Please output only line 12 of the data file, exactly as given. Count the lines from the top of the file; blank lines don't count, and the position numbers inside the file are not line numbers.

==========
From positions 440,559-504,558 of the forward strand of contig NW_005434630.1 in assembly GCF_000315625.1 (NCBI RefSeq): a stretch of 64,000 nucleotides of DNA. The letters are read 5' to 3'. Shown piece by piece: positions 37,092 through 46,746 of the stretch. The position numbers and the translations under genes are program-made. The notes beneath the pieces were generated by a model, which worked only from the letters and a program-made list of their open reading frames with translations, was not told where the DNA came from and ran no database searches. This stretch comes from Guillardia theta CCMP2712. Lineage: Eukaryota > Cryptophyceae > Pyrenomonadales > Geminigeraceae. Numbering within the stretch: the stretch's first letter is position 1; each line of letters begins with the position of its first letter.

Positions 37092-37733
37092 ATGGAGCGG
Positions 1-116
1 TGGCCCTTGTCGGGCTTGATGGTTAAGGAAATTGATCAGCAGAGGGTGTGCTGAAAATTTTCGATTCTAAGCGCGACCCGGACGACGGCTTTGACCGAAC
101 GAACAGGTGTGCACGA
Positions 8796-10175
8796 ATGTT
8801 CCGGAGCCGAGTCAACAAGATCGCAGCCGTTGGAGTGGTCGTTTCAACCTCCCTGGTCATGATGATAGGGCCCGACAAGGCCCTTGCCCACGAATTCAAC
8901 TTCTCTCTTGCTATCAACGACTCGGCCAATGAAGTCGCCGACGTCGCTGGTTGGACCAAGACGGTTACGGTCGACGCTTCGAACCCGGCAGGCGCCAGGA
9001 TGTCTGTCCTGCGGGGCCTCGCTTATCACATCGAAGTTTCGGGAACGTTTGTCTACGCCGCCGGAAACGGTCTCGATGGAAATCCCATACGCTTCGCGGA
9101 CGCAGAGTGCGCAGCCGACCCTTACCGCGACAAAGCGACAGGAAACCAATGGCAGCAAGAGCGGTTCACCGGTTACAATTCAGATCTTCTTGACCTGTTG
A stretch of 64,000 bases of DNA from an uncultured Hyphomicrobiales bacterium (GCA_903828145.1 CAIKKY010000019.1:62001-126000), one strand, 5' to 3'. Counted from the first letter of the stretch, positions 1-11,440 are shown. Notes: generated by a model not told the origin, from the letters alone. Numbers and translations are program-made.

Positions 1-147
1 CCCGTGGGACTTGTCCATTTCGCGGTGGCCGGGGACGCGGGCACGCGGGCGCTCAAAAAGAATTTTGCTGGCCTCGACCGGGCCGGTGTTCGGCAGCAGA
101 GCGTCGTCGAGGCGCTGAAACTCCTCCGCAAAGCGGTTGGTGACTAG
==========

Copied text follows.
9101 CGCAGAGTGCGCAGCCGACCCTTACCGCGACAAAGCGACAGGAAACCAATGGCAGCAAGAGCGGTTCACCGGTTACAATTCAGATCTTCTTGACCTGTTG